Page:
Knowing how to skin a cat and other new skills is a good idea....today. You probably thought you would never need to know how to skin a cat differently. You may have even thought you knew all there was to know about running a successful business only to discover things changed right before your very eyes. They changed quickly, too.
Your operating methods that you have used successfully in the past will continue to work. Well, perhaps. In the words of the venerable Yogi Berra, "The future ain't what it used to be."
The landscape is different. The species on the planet that have survived have been able to adapt to change. "It's not the strongest of the species, or the most intelligent, that survive; it's the ones most responsive to change" is a quote often
attributed to Charles Darwin.
Leaders who are resourceful and who expect their people to be resourceful have the best opportunity to survive, sustain, and succeed. Using "ingenious and enterprising" as the definition of resourceful, how do you and your business measure up?
Skinning a cat only one way includes these pitfalls:
"Sell your cleverness and purchase bewilderment" suggests Rumi, thirteenth century poet. With a mind open to all possibilities and attached to nothing, what could you do in your business to move through these interesting and historic times?
The following guidelines are worth considering:
Do something daring, drastic and different. Rethink your acceptable profit margin today. Would you rather be entrenched in a mindset or would you rather stay in business to work another day?
Offer products and services that serve your customers where they are. Remember the playing field for them has changed, too.
Create alliances with complementary businesses. The alliance is greater than the sum of its participants.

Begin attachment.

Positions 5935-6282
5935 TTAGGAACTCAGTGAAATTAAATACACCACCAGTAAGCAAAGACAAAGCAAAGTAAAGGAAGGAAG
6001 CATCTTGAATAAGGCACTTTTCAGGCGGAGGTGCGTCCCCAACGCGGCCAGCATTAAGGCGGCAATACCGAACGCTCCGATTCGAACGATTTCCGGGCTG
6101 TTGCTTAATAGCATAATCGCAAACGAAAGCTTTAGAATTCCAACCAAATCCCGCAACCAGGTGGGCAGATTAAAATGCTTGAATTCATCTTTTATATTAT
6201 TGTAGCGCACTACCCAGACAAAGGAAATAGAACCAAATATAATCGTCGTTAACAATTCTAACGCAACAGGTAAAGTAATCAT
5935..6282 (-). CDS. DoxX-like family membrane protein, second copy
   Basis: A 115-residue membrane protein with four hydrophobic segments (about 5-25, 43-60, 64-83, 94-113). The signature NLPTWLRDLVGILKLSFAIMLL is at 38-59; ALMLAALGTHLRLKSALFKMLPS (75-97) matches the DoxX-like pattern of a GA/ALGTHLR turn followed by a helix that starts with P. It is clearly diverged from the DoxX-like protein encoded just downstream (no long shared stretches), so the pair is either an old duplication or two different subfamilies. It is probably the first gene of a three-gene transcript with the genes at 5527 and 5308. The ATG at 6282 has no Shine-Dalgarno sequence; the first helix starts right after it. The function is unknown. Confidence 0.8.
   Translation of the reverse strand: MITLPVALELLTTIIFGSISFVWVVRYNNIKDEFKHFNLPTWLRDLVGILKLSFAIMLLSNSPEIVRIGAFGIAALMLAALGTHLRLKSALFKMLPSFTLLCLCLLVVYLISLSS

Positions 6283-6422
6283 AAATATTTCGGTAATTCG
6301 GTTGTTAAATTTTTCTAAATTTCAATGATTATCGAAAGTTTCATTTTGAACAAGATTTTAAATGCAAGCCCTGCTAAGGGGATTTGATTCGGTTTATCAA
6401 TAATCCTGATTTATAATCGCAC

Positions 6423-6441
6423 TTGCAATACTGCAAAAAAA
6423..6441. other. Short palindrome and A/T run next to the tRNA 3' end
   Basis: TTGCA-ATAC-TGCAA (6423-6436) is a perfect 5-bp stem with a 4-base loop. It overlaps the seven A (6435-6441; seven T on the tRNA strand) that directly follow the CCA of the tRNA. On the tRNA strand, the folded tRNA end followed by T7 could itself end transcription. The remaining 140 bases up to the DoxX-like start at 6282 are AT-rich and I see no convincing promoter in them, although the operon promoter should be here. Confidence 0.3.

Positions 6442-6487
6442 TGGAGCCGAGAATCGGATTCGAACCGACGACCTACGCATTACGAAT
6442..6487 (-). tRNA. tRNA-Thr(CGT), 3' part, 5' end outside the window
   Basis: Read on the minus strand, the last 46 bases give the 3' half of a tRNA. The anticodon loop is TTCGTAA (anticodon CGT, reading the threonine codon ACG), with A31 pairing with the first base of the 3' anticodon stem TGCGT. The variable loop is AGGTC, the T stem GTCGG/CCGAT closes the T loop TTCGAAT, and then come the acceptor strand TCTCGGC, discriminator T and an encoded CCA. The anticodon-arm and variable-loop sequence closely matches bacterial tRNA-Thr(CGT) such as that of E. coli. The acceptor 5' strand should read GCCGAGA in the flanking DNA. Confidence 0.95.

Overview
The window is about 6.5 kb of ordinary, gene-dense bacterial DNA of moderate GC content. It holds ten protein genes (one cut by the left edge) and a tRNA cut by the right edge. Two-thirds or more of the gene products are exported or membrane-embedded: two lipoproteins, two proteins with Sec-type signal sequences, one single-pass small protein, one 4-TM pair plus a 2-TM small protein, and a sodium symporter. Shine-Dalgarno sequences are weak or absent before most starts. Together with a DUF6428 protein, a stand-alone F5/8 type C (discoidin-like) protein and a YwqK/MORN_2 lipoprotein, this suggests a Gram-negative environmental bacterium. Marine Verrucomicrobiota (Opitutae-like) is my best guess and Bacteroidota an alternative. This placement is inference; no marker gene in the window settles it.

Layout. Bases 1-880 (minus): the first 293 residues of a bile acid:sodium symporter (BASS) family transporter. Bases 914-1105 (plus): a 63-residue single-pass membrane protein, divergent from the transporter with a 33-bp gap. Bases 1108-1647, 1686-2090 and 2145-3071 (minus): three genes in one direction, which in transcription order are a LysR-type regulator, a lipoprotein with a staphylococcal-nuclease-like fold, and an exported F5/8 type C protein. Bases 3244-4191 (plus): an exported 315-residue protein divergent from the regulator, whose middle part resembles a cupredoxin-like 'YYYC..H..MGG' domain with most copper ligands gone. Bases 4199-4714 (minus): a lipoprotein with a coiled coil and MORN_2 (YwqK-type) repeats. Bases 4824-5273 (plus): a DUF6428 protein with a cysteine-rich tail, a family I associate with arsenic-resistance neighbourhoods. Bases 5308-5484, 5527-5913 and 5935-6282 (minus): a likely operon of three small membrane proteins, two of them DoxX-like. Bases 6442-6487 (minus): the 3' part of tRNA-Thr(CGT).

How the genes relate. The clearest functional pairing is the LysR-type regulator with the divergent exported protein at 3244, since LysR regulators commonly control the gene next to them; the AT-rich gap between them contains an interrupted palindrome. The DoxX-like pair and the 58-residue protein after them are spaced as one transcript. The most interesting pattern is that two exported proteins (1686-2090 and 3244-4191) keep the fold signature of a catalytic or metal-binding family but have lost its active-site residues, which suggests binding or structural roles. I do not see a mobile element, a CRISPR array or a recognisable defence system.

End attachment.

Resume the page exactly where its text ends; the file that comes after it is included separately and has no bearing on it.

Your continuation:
Dispel the mental myth that we are separate and independent. The current world economy has confirmed we are ALL connected. We are connected at the local and global level. As Thomas Friedman writes, "The world is flat."
Be willing to make hard choices that you would have never considered previously. For some that might be taking another job. For others it could mean firing a loyal employee because he could not change to meet today's requirements.
Find new ways to operate your business. Small changes can make big differences. Viable options can be hiding in plain sight. Brilliant ideas can come from unlikely sources.
Telling observations from a team of successful partners:
Recently I was having lunch with the senior leadership team of a successful business that prides itself on loyalty to employees. They have an extraordinary 95% retention rate for customers. Clearly they are doing many things well. Even in a contracted economy they are having a profitable year.
I asked what they were seeing with their customers in their respective businesses. They told me that their customers are paying closer attention to how they run their business. They are taking steps to minimize waste, improve efficiencies, spend wisely, provide excellent customer service and fine tune systems and procedures.
Before the downturn, these same businesses didn't take the time or see the necessity for minding the store. Running their business on purpose has become very important and will help determine whether the business lives to tell the tale.
The cat's out of the bag and there's more than one way to skin a cat. There is no substitute for running your business on purpose with new strategies and creative ideas that are appropriate for today's reality.